by Diana Ngo
As a hotbed of innovation in the African continent, Kenya has what it takes to embrace blockchain technology: an enabling environment, a tech-oriented population and progressive regulators.
According to John Karanja, the founder of BitHub Africa and the co-founder and director of Space Kenya Networks Ltd., there is no reason why Bitcoin and blockchain tech shouldn’t take off in Kenya where, over the past decade, the country had seen the creation and rise of the world’s first mobile money service, M-Pesa.
But despite the media buzz around Bitcoin in Kenya, education is still a critical issue, and Karanja hopes to solve this with his latest venture, BitHub Africa.
Launched earlier this month, BitHub Africa is a blockchain accelerator that provides consultancy and incubation services for individuals and firms interested in learning more about the technology.
Aside from providing Bitcoin education to help boost adoption, BitHub Africa is also looking to become “a center of excellence for blockchain technologies in Africa” by helping out blockchain startups that are solving real problems.
“This means we intend to identify and spur the growth of problem solving blockchain technologies that will also have a global impact,” Karanja told BTCMANAGER.
BTCMANAGER had the chance to get ahold of Karanja for an exclusive interview where he shared how he got into Bitcoin, his plans for BitHub Africa, his views on Safaricom’s “war” on Bitcoin startups, and the future of blockchain technology in Kenya.
I first heard about bitcoin in February 2014 and was very intrigued by the potential it promised, especially given I had just come out of a m-commerce (mobile commerce) startup that had failed due to lack of a viable payment platform with which to monetize its applications.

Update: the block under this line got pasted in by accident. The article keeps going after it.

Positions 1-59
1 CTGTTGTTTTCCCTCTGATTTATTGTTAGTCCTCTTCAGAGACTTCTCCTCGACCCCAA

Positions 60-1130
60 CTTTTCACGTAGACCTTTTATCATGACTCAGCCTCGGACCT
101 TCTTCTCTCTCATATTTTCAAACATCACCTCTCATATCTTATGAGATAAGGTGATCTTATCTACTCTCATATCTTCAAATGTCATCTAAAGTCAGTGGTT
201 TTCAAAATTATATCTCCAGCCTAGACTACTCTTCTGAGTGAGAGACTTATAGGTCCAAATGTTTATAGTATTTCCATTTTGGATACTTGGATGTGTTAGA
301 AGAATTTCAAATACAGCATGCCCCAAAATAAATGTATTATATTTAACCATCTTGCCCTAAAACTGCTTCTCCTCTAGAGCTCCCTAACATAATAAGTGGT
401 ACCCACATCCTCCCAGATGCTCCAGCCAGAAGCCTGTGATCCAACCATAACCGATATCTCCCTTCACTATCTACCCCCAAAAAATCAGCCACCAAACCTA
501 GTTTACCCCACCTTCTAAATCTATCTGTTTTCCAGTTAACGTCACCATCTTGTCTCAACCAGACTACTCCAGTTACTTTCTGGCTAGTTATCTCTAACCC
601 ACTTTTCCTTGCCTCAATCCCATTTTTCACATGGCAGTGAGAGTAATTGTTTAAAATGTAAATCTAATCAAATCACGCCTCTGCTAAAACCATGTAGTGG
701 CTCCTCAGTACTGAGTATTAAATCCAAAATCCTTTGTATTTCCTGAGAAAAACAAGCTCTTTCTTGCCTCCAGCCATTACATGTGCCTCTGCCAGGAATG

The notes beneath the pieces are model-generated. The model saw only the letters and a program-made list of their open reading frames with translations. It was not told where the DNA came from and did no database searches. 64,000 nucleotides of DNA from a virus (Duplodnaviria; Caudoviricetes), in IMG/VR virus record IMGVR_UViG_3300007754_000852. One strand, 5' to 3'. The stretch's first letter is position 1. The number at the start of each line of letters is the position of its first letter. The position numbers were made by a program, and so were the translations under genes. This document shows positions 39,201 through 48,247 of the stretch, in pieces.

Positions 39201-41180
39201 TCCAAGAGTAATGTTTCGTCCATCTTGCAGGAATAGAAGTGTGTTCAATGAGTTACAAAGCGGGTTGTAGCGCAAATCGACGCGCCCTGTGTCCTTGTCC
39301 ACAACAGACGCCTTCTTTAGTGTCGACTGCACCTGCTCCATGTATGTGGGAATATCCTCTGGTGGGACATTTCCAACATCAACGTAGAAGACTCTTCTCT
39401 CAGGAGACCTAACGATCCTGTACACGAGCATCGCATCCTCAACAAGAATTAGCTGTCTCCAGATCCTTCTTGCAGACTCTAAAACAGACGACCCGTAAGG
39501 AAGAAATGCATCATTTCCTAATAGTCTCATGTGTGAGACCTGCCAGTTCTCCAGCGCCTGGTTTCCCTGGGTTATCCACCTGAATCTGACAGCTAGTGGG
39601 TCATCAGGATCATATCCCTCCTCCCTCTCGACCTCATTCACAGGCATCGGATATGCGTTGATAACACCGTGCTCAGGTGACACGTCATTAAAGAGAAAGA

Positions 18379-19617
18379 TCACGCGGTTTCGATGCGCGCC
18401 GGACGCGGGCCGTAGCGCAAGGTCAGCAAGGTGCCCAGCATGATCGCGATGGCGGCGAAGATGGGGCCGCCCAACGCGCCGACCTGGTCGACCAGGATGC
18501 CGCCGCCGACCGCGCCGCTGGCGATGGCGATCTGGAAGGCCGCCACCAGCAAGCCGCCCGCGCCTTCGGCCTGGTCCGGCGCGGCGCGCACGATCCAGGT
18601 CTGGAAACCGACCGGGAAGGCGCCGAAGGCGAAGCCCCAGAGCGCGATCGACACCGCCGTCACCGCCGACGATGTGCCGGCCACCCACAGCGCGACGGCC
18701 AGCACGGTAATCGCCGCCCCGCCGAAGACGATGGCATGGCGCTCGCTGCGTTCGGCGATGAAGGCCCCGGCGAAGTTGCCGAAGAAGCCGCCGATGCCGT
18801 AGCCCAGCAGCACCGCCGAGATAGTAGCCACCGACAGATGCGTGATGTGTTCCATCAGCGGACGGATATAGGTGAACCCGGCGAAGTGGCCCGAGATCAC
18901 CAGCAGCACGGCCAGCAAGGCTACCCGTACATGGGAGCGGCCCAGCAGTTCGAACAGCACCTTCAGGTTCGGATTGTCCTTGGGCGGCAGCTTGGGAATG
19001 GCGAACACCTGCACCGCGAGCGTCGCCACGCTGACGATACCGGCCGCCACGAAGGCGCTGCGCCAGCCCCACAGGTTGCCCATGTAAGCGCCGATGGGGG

Bitcoin promised a future of global payments that would allow startups to monetize their businesses using new pricing models like micro-payments.
Blockchain technology promises to disrupt the current financial order that currently has banking institutions sitting at the top of the food chain. Incumbents who fail to understand and implement strategies risk being rendered irrelevant, akin to the manner in which Kodak was rendered irrelevant by the advent of digital cameras.
Indeed, Kenyan banks have already had a taste of this with the arrival in 2004 of M-Pesa, the mobile money platform that revolutionized the way Kenyans transfer money and pay for services within the country. Already, it is estimated that 40% of Kenya’s Gross Domestic Product is transacted on this platform. Banks and other financial institutions will need to evolve once again.
On BitHub Africa
Having been a Bitcoin and Blockchain enthusiast for the past two years I am frustrated by the information gap that exists regarding blockchain technology even amongst the finance and technology people in Kenya and Africa.
Given that the world is fast moving in this direction of distributed ledger technology, I felt there is a great opportunity in providing education at the executive level on these fast-growing technologies with the hope that adoption grows quickly across Africa.
At BitHub Africa, we want to explore blockchain platforms that solve problems in industries such as the music industry, which can benefit from blockchain technology by creating a distributed ledger that allows for the permanent record-keeping of copyrighted music created by artists, for both tracking and collection of royalties and purchase payments of these works of art.